Take B&L’s ham-fisted discussion:

As a quirk of our base-ten number system, for example, the number 0.999…, the one that is an infinite concatenation of nines, happens to equal 1. That is, 0.999… is 1, and the two expressions, 0.999… and 1, are simply two ways to express the same thing. The proofs of this fact are numerous, easy, and accessible to people without a background in mathematics (the easiest being to add one third, 0.333…, to two thirds, 0.666…, and see what you get). This result isn’t intuitive, and — as anyone who has taught it can attest — not everyone is comfortable with it at first blush.

(As an aside, most of this is wrong or misleading. It isn’t really a matter of a ‘quirk of our base-ten number system’; you’d have the same issues with ternary or duodecimal expansions of fractions as you do with decimal expansions. Also their ‘proof’ is silly; it only works if you assume that 1/3 = 0.333… and 2/3 = 0.666…, but I thought that was exactly the thing in question.)

Really what’s being confronted in this example is the strange structure of numbers. To really grasp it you’d have to think about partitions in the number-line, and one of the reasons that’s hard to grasp is because nothing we observe with the senses appears to have that sort of structure (space sort of looks continuous, or at least dense, but any measurements we can make are consistent with a sufficiently populous network of discrete points). To think of something with the structure of the continuum you need to think abstractly — mathematically. But then what objects are you thinking about, and how do you know about them?

And mathematical thinking depends on intuition. At least that was what Descartes thought, or so I argue. You can say that mathematical thinking is thinking within an axiomatic system, according to certain rules. But how then do we decide on the axioms and the rules? Descartes saw right away that we can’t reduce mathematical thinking to the only formal system of reasoning around in his day: the syllogistic. The ultimate decisions about foundations and consequences come down to what Descartes called ‘intellectual intuitions’. These he believed to be the direct perception of mathematical objects by the mind. But this was not the same as the empirical observation on which modern science depends; it was, for Descartes, the way we know God and our own thoughts, which is certainly not empirically. Descartes marked the difference by speaking of intuitions.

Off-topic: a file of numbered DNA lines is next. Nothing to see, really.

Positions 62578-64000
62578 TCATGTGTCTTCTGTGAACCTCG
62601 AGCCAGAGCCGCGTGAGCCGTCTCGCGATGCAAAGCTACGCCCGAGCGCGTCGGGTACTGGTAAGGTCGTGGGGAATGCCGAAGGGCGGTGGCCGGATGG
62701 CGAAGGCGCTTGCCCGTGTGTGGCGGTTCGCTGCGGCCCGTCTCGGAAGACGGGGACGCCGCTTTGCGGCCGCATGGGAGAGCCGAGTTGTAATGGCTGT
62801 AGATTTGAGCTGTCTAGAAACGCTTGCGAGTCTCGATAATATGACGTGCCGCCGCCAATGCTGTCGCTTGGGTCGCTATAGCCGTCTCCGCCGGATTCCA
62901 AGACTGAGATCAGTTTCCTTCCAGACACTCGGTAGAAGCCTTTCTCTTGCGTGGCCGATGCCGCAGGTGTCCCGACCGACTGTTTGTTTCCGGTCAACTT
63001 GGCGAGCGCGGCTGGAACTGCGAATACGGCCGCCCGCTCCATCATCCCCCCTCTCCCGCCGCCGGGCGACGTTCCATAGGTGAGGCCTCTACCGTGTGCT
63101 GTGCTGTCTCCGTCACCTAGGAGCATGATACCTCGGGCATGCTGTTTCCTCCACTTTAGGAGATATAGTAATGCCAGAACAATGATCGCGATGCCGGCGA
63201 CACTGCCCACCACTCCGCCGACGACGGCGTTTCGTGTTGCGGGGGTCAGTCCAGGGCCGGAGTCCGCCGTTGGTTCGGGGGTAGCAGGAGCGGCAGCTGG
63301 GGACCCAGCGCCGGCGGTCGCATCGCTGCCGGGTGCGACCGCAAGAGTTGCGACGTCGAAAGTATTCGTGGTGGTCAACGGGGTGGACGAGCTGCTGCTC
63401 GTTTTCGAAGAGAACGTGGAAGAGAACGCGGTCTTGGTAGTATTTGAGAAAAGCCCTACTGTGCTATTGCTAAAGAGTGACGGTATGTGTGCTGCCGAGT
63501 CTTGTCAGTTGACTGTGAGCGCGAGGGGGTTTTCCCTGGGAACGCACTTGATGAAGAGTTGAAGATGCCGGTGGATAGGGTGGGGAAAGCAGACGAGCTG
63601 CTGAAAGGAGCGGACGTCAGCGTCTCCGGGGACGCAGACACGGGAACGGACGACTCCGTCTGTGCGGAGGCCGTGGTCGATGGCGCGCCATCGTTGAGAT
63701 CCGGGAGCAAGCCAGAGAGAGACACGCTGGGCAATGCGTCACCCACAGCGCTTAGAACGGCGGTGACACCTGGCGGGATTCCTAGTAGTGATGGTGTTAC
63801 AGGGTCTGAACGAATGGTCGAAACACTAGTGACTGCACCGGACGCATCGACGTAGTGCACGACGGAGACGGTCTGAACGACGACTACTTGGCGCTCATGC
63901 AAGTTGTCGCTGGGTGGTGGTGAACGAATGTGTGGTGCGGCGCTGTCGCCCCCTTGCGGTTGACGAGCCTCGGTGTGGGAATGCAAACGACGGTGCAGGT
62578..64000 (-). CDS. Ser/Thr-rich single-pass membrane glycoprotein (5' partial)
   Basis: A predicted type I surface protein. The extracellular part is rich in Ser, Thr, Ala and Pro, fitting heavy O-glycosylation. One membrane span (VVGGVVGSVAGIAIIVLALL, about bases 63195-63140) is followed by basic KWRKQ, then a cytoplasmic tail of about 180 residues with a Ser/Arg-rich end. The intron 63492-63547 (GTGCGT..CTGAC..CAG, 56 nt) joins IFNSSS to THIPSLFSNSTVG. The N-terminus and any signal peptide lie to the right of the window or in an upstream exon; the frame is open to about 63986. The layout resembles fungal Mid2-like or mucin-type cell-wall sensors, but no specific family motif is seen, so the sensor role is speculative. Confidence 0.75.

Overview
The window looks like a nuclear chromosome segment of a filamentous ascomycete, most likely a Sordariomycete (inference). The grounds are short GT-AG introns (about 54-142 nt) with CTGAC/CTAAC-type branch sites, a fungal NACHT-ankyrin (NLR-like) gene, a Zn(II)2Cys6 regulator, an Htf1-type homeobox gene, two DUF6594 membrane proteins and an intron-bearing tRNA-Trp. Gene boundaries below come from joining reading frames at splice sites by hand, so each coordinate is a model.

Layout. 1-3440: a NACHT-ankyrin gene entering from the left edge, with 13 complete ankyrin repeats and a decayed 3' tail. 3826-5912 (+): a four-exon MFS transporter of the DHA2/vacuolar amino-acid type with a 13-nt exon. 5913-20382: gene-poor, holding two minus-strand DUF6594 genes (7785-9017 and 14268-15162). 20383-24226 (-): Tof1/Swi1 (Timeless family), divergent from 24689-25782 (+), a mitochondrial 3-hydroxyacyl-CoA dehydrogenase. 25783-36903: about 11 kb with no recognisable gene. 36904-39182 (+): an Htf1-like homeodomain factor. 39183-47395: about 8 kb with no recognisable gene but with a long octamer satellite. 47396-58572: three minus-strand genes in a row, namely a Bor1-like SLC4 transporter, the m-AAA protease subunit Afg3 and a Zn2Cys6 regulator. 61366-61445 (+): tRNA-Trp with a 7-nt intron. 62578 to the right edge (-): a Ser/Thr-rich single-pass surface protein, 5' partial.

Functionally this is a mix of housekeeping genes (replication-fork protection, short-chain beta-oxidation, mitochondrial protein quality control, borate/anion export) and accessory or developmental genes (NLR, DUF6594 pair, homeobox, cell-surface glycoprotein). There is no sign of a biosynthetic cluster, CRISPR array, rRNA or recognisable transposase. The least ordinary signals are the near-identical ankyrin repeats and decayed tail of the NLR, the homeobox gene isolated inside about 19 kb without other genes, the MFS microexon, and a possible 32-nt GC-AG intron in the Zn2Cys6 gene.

Descartes’s point was that mathematics bottoms out in intuition. So, therefore, should philosophy, if it hopes to attain the level of certainty found in mathematics. The question is then how to connect up this intuitive knowledge of an abstract realm with our much-less-certain empirical knowledge of a concrete realm. Descartes had little to say about this, and his greatest disciple, Spinoza, solved it by simply eliminating the concrete realm. Following the path of intuition — that is to say, respecting the example of mathematics — he arrived at a vision that was also comforting.

The opposition B&L set up, between intuition/comfort on one side and mathematics on the other, is a false one. There is a much better case to be made for an opposition between mathematics and empirical science — or rather a naturalistic ontology based on empirical science. But then I would say that, as a proponent of Rationalism — yet another word, by the way, that B&L have tried to ruin. Anyway they’re cancelled now.

Alexander Douglas

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Lecturer in Philosophy, University of St. Andrews — personal website: